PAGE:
(c) A local ordinance enacted pursuant to this section may not prohibit a legislative security officer who has been issued a concealed weapon permit from carrying a concealed weapon in the state capitol as provided in 45-8-317.”

Compare that to the language of Washington State’s model preemption statute:

“The state of Washington hereby fully occupies and preempts the entire field of firearms regulation within the boundaries of the state, including the registration, licensing, possession, purchase, sale, acquisition, transfer, discharge, and transportation of firearms, or any other element relating to firearms or parts thereof, including ammunition and reloader components. Cities, towns, and counties or other municipalities may enact only those laws and ordinances relating to firearms that are specifically authorized by state law, as in RCW 9.41.300, and are consistent with this chapter. Such local ordinances shall have the same penalty as provided for by state law. Local laws and ordinances that are inconsistent with, more restrictive than, or exceed the requirements of state law shall not be enacted and are preempted and repealed, regardless of the nature of the code, charter, or home rule status of such city, town, county, or municipality.”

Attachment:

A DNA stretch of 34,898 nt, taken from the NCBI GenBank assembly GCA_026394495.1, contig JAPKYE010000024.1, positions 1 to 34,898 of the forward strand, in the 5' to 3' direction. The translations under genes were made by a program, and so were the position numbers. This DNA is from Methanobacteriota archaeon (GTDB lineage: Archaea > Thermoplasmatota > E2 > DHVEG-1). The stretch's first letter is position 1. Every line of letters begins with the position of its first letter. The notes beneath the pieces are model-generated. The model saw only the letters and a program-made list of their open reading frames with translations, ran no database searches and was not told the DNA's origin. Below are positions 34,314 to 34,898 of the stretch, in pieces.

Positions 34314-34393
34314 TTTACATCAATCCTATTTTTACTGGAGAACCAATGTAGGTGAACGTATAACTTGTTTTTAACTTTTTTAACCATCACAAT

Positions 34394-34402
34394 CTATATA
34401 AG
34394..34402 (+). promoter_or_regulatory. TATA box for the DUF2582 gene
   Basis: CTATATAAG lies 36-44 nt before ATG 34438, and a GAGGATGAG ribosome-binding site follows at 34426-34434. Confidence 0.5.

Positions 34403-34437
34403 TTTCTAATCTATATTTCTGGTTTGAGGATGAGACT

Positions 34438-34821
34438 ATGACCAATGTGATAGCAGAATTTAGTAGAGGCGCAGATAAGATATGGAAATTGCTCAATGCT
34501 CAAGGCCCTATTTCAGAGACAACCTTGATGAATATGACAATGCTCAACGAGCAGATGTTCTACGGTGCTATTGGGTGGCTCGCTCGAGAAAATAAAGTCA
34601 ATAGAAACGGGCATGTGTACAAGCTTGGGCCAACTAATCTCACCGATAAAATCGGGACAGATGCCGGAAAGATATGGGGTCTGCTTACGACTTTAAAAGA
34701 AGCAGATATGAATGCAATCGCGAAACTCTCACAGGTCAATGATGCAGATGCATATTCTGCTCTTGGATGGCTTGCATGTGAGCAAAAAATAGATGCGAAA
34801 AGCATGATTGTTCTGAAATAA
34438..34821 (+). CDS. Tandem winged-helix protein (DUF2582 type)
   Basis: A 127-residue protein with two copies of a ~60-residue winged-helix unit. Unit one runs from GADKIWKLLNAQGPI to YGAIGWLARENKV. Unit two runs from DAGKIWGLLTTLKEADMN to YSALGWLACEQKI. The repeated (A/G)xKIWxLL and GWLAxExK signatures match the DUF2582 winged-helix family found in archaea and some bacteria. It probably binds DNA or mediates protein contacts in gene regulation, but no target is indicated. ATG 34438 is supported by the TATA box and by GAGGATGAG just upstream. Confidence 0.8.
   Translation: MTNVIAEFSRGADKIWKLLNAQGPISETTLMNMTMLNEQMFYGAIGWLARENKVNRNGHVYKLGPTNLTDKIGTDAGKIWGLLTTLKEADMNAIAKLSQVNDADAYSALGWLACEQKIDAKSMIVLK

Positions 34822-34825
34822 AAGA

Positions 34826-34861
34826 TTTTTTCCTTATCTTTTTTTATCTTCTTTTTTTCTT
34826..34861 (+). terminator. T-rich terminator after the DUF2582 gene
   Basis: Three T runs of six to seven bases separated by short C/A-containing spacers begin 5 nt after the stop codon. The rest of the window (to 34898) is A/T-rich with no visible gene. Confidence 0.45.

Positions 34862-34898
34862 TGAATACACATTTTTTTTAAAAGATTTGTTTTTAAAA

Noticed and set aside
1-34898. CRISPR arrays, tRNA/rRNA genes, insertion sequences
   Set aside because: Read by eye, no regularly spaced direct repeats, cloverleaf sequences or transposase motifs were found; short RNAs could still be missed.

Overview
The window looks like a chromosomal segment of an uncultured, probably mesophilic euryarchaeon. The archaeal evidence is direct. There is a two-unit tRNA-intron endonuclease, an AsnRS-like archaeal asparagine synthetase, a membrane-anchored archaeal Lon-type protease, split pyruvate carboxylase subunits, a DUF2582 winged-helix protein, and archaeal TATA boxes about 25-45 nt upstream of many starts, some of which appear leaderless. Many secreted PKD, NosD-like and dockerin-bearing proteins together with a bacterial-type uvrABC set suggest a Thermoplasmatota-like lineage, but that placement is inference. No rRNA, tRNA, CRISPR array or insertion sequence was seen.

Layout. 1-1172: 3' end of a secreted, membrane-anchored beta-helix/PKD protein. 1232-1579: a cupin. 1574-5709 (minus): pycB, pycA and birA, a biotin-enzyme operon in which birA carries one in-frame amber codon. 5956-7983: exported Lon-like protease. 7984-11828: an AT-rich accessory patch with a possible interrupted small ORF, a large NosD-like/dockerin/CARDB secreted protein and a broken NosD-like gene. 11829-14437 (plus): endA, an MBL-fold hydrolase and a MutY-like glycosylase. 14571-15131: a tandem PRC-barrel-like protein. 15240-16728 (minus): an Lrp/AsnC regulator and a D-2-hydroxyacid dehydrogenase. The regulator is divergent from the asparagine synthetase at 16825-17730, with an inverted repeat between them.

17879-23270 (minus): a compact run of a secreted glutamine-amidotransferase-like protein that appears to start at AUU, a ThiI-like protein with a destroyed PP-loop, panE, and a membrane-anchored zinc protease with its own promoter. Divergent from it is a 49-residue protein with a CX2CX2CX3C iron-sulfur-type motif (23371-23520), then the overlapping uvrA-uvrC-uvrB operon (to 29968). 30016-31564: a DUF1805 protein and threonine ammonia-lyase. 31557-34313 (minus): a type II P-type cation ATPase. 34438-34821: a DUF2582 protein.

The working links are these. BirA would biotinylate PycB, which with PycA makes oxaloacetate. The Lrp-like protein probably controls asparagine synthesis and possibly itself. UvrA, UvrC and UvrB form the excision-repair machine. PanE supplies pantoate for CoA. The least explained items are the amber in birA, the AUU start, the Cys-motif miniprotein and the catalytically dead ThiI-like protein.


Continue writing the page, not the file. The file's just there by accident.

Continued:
Instead of defending the preemption statute, Washington’s Supreme Court allowed the Seattle gun tax to remain, and now the City of Tacoma is considering the same tax. Seattle’s crime statistics provide stark evidence that the gun/ammo tax has not had a positive impact on murders.

According to Seattle Police data, in 2016, the first full year that city’s gun tax was collected, there were 18 homicides (down from 24 the previous year). However, in 2017, homicides jumped to 28 for the year, and in 2018, there were 32 slayings. Not all of the murders in any given year were committed with firearms.

Ferguson’s office also has not intervened against the cities from adopting “safe storage” requirements, instead leaving that job to the Second Amendment Foundation and National Rifle Association. They filed separate lawsuits against Seattle and Edmonds. A Seattle judge in King County Superior Court rejected the lawsuit, which is now on appeal.

However, last week a Snohomish County Superior Court judge ruled partly in favor of the SAF/NRA lawsuit, saying the Edmonds ordinance “impermissibly regulates firearms in violation” of the state preemption statute. That case is headed for the Court of Appeals, and both the Seattle and Edmonds cases could wind up before the Washington Supreme Court.

Predictably in Missoula, proponents of the gun control ordinance were an unhappy lot.

According to the Missoulian report, City Council President Bryan Von Lossberg was “deeply saddened.” He was quoted by the newspaper stating, “I have said throughout this process that the background check system saves lives. It’s a proven tool to do that. I was really heartened as I went through carrying this ordinance to learn of several people who use the instant background check system for private transfers.”